Impacts of native and invasive crayfish on three native and one invasive freshwater mussel species

Andreas H. Dobler, Juergen Geist

Research output: Contribution to journalArticlepeer-review

11 Scopus citations

Abstract

Freshwater mussels and crayfish provide important ecosystem functions and services. In both groups, global declines of native species are paralleled by invasions of non-native species. Knowledge on differences in predation susceptibility of native and invasive freshwater mussels exposed to native and invasive crayfish is essential for understanding their ecological interactions and for conservation management. In this study, we compared the predation impact of the native European noble crayfish (Astacus astacus) and the invasive signal crayfish (Pacifastacus leniusculus) on three native (Anodonta anatina, Anodonta cygnea, and Unio pictorum) and one invasive (Sinanodonta woodiana) mussel species in controlled laboratory experiments. We repeated the same experiments with the same crayfish specimens to investigate a potential learning effect of crayfish and assessed the in situ impacts in a natural stream. Mussel predation and damage caused by P. leniusculus was significantly higher than by A. astacus. Irrespective of the crayfish species, susceptibility was greater in native mussel species compared to invasive S. woodiana. Predation and damage was greatest in the thick-shelled U. pictorum, suggesting that other factors such as shell shape are more important in explaining susceptibility than shell thickness. A predation learning effect from previous co-exposure was evident, being most pronounced for A. astacus. Even if our experimental findings could not be confirmed in the field, the experimental results suggest that crayfish may have a negative impact on mussels and this impact will likely increase with the ongoing spread of P. leniusculus replacing A. astacus populations in Europe. The co-occurrence of invasive P. leniusculus with the invasive S. woodiana could potentially exacerbate declines of endangered native mussel populations.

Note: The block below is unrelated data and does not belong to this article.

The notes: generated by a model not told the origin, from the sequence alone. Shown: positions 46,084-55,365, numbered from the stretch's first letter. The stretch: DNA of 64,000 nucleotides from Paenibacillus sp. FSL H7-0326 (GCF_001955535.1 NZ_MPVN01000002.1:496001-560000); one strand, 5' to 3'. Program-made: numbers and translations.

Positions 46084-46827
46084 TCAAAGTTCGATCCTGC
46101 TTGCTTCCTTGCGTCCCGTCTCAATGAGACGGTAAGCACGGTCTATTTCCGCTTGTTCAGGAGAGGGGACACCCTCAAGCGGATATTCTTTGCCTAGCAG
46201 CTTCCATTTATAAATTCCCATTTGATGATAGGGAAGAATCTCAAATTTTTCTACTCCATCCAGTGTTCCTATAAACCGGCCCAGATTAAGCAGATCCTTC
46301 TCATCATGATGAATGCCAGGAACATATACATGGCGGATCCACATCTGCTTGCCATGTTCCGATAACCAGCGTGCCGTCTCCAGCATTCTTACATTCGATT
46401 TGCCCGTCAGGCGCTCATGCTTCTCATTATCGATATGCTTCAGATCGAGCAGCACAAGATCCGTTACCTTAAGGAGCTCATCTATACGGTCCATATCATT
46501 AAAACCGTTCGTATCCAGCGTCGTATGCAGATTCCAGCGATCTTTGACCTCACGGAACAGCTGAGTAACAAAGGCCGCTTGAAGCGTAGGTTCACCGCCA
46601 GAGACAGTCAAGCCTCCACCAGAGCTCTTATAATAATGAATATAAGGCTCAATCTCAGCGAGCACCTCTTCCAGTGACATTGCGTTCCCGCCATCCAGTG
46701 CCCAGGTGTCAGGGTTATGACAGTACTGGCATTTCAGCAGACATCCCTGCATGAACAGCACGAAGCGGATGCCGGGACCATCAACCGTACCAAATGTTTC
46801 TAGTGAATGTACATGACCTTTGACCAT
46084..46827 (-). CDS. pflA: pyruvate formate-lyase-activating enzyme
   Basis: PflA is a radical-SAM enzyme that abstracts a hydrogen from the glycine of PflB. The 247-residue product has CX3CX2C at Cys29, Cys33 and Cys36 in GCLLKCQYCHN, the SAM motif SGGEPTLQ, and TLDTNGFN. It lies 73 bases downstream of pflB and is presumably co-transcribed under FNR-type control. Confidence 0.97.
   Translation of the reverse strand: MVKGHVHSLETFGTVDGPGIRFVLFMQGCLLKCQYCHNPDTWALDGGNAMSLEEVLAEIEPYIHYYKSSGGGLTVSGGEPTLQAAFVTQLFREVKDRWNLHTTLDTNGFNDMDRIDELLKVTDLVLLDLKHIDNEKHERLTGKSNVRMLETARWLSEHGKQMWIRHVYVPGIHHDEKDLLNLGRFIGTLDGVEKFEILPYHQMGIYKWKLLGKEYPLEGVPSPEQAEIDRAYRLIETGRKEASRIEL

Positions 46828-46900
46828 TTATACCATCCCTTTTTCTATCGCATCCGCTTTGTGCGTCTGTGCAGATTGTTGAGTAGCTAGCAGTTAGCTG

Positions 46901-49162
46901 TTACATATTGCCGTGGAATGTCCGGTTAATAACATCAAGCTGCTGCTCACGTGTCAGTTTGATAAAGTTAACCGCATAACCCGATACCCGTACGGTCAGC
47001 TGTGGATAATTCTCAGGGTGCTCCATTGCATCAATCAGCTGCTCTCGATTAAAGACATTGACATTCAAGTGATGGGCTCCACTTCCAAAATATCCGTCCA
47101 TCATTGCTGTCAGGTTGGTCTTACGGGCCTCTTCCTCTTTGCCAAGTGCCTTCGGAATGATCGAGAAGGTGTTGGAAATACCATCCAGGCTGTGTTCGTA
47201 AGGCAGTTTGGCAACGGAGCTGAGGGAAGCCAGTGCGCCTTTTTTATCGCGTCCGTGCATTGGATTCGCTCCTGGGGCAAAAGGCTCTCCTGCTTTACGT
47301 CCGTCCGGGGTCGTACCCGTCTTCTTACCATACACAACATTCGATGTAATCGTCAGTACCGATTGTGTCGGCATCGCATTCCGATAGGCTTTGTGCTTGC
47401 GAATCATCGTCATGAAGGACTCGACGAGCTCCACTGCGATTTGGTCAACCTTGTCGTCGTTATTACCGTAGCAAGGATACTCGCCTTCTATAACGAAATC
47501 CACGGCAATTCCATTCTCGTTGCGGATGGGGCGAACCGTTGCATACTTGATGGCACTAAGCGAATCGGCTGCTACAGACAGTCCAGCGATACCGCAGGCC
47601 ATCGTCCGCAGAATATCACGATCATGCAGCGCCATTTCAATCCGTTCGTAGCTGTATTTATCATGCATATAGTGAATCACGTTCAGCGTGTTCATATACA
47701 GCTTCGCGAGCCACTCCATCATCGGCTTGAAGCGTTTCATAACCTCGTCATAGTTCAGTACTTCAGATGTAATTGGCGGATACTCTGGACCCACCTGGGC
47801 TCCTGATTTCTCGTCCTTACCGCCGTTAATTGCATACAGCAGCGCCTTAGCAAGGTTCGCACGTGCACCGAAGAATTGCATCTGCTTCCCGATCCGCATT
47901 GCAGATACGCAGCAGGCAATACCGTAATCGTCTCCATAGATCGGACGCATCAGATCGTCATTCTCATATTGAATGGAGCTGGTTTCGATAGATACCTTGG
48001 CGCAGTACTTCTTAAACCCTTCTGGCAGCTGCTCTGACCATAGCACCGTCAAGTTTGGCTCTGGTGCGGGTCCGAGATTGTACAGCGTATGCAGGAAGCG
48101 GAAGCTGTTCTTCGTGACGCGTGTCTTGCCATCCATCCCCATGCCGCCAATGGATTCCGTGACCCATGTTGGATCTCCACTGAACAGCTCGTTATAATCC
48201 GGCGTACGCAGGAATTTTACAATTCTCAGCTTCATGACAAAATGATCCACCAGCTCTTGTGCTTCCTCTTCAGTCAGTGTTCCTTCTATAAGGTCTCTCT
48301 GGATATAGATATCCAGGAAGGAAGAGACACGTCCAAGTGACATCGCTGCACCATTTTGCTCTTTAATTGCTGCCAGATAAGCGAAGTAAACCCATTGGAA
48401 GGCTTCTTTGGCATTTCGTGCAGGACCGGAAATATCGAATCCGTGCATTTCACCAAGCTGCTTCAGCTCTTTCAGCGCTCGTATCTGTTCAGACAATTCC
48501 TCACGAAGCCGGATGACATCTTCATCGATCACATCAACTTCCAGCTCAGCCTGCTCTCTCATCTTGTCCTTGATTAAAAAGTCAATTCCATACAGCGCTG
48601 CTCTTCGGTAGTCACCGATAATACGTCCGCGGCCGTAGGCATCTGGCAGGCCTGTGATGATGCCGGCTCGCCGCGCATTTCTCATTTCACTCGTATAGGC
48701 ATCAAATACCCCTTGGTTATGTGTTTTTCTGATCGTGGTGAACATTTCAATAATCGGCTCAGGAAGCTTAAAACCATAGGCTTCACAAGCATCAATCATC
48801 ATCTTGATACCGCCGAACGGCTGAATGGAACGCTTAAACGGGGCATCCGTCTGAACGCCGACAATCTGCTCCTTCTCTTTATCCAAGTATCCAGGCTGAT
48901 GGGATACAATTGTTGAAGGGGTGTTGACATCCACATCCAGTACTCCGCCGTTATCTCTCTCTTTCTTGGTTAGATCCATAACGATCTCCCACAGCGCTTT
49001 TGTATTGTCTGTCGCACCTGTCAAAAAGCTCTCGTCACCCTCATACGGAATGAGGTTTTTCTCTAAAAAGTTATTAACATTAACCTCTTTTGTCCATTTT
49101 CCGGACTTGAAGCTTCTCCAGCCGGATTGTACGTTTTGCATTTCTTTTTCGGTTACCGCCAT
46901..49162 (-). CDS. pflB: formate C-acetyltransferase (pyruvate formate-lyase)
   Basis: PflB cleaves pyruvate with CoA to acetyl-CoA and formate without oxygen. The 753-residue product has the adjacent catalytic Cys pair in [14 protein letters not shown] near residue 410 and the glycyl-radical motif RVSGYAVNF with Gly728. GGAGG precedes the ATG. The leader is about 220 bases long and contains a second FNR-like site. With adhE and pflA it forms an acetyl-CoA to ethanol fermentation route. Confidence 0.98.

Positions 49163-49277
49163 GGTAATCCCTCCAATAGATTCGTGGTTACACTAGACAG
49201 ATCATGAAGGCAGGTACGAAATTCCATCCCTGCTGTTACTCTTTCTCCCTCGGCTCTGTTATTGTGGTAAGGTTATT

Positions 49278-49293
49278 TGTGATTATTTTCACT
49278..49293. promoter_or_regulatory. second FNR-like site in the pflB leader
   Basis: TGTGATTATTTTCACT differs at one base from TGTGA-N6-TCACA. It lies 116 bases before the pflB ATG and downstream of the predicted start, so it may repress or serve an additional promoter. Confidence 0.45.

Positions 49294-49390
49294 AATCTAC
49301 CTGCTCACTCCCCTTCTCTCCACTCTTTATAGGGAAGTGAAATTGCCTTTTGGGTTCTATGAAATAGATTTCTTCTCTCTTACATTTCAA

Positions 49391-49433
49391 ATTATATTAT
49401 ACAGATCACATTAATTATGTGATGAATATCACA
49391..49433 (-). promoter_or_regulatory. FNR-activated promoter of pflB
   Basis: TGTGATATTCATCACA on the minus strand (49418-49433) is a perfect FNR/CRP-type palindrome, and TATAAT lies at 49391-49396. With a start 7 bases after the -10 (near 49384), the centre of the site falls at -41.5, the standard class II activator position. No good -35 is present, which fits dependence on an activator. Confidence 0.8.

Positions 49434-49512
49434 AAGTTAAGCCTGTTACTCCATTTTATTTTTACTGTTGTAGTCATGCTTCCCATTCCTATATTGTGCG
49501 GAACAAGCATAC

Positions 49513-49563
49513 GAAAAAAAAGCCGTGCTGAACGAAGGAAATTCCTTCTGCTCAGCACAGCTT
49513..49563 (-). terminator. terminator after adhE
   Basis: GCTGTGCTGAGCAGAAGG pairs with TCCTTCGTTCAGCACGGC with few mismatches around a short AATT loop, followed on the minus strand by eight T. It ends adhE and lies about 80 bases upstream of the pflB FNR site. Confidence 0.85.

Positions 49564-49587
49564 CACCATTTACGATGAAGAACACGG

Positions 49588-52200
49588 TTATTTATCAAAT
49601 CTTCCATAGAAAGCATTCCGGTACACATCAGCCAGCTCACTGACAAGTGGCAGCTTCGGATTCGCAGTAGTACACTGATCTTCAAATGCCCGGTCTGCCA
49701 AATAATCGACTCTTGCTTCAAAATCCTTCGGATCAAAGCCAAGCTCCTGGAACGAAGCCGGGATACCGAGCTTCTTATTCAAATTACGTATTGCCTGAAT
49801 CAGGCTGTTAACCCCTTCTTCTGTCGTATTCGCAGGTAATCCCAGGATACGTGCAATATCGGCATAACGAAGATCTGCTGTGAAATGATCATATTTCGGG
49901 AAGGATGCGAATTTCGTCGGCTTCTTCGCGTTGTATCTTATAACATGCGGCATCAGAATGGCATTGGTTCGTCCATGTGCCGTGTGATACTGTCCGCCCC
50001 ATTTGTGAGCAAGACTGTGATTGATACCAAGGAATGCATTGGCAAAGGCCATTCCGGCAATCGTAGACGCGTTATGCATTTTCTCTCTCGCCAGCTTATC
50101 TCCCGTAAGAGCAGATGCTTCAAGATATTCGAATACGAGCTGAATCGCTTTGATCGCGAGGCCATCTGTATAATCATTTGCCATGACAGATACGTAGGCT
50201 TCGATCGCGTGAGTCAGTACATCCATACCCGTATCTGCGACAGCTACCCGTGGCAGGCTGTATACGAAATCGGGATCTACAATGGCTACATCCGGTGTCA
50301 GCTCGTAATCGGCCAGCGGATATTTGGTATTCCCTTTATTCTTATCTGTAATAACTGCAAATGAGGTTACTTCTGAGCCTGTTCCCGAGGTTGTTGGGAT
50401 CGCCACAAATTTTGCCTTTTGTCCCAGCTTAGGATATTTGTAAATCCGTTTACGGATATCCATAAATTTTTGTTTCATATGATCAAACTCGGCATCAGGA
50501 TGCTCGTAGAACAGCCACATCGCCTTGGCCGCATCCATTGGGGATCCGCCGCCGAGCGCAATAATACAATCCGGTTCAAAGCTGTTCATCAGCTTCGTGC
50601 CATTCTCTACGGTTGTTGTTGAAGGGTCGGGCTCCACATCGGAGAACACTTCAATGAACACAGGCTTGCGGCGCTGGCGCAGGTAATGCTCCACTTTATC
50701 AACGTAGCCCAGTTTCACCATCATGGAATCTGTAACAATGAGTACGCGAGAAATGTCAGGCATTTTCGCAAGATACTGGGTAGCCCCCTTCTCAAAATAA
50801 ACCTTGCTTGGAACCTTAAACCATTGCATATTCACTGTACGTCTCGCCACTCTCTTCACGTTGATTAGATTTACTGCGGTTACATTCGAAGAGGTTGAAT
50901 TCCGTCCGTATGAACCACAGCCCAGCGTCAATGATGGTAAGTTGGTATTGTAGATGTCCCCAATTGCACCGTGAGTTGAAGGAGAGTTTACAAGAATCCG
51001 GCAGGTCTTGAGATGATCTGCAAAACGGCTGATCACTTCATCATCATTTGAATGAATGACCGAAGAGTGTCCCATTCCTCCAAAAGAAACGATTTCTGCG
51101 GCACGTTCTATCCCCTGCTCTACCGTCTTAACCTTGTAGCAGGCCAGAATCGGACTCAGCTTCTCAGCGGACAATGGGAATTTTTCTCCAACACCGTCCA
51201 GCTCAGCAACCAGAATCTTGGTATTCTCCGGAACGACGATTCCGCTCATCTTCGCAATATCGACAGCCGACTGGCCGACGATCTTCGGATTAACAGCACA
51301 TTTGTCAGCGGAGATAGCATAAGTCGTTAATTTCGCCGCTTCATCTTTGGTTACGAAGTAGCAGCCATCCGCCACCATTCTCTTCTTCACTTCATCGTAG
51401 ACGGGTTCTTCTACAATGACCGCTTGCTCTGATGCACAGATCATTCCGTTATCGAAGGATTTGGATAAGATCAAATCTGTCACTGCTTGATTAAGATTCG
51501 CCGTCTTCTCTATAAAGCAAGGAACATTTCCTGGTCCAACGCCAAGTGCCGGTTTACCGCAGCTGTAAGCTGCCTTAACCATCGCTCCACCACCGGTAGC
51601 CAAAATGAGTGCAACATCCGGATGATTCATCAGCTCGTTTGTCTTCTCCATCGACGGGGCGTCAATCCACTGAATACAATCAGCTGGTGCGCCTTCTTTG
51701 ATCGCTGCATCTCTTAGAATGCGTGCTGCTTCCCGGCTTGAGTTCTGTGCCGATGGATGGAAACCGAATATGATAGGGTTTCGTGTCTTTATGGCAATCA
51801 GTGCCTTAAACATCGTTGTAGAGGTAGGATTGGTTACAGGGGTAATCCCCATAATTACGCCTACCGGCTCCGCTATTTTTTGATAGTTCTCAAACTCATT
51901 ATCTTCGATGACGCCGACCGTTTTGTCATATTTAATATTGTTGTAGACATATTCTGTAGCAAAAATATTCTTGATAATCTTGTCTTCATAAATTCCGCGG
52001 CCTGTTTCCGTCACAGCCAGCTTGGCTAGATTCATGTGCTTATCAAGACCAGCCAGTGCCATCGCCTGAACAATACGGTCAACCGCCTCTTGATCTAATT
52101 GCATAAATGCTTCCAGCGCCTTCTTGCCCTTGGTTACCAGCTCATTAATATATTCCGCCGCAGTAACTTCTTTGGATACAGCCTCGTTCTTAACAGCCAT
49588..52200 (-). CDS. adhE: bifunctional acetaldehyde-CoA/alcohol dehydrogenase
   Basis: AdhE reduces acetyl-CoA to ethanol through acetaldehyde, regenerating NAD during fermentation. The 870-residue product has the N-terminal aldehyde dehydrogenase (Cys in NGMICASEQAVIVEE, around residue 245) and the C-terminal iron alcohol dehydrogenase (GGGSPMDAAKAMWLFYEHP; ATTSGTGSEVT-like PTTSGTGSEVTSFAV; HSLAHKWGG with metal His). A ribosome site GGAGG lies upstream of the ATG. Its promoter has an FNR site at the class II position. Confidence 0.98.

Original languageEnglish
Pages (from-to)389-403
Number of pages15
JournalFreshwater Biology
Volume67
Issue number2
DOIs
StatePublished - Feb 2022

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